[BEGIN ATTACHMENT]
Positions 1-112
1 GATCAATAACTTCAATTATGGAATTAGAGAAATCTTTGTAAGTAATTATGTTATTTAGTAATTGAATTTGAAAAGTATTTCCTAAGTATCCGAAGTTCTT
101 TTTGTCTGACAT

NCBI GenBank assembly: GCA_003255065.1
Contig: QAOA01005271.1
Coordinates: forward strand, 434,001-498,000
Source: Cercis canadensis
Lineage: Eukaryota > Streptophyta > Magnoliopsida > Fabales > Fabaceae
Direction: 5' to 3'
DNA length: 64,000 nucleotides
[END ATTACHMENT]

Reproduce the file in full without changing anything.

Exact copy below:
Positions 1-112
1 GATCAATAACTTCAATTATGGAATTAGAGAAATCTTTGTAAGTAATTATGTTATTTAGTAATTGAATTTGAAAAGTATTTCCTAAGTATCCGAAGTTCTT
101 TTTGTCTGACAT

NCBI GenBank assembly: GCA_003255065.1
Contig: QAOA01005271.1
Coordinates: forward strand, 434,001-498,000
Source: Cercis canadensis
Lineage: Eukaryota > Streptophyta > Magnoliopsida > Fabales > Fabaceae
Direction: 5' to 3'
DNA length: 64,000 nucleotides